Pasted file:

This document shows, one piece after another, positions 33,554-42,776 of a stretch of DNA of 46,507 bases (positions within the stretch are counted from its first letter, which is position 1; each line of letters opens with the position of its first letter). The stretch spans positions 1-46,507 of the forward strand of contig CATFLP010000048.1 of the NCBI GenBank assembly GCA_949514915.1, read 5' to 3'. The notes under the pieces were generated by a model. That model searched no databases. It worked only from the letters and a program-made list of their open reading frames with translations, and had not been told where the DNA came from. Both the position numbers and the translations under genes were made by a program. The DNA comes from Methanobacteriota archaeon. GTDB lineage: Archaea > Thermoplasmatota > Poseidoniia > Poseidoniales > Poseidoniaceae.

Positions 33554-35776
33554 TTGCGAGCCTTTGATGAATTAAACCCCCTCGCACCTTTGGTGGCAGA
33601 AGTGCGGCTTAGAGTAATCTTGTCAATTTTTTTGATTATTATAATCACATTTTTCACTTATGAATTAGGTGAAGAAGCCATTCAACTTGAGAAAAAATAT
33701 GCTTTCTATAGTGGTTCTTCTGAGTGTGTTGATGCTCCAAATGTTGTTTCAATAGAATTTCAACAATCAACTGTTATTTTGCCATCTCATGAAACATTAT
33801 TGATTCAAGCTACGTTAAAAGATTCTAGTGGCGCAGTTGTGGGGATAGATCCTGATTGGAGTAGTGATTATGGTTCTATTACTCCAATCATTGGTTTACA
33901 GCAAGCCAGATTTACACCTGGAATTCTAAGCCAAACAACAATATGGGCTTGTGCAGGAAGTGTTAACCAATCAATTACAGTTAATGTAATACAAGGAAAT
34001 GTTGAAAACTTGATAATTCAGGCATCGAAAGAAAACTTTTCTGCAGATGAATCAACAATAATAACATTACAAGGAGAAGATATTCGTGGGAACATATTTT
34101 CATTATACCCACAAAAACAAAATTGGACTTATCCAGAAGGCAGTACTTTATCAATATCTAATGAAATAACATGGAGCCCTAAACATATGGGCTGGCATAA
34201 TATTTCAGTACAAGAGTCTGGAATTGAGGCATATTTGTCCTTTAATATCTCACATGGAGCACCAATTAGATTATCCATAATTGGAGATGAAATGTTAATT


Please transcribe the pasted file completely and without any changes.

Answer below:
This document shows, one piece after another, positions 33,554-42,776 of a stretch of DNA of 46,507 bases (positions within the stretch are counted from its first letter, which is position 1; each line of letters opens with the position of its first letter). The stretch spans positions 1-46,507 of the forward strand of contig CATFLP010000048.1 of the NCBI GenBank assembly GCA_949514915.1, read 5' to 3'. The notes under the pieces were generated by a model. That model searched no databases. It worked only from the letters and a program-made list of their open reading frames with translations, and had not been told where the DNA came from. Both the position numbers and the translations under genes were made by a program. The DNA comes from Methanobacteriota archaeon. GTDB lineage: Archaea > Thermoplasmatota > Poseidoniia > Poseidoniales > Poseidoniaceae.

Positions 33554-35776
33554 TTGCGAGCCTTTGATGAATTAAACCCCCTCGCACCTTTGGTGGCAGA
33601 AGTGCGGCTTAGAGTAATCTTGTCAATTTTTTTGATTATTATAATCACATTTTTCACTTATGAATTAGGTGAAGAAGCCATTCAACTTGAGAAAAAATAT
33701 GCTTTCTATAGTGGTTCTTCTGAGTGTGTTGATGCTCCAAATGTTGTTTCAATAGAATTTCAACAATCAACTGTTATTTTGCCATCTCATGAAACATTAT
33801 TGATTCAAGCTACGTTAAAAGATTCTAGTGGCGCAGTTGTGGGGATAGATCCTGATTGGAGTAGTGATTATGGTTCTATTACTCCAATCATTGGTTTACA
33901 GCAAGCCAGATTTACACCTGGAATTCTAAGCCAAACAACAATATGGGCTTGTGCAGGAAGTGTTAACCAATCAATTACAGTTAATGTAATACAAGGAAAT
34001 GTTGAAAACTTGATAATTCAGGCATCGAAAGAAAACTTTTCTGCAGATGAATCAACAATAATAACATTACAAGGAGAAGATATTCGTGGGAACATATTTT
34101 CATTATACCCACAAAAACAAAATTGGACTTATCCAGAAGGCAGTACTTTATCAATATCTAATGAAATAACATGGAGCCCTAAACATATGGGCTGGCATAA
34201 TATTTCAGTACAAGAGTCTGGAATTGAGGCATATTTGTCCTTTAATATCTCACATGGAGCACCAATTAGATTATCCATAATTGGAGATGAAATGTTAATT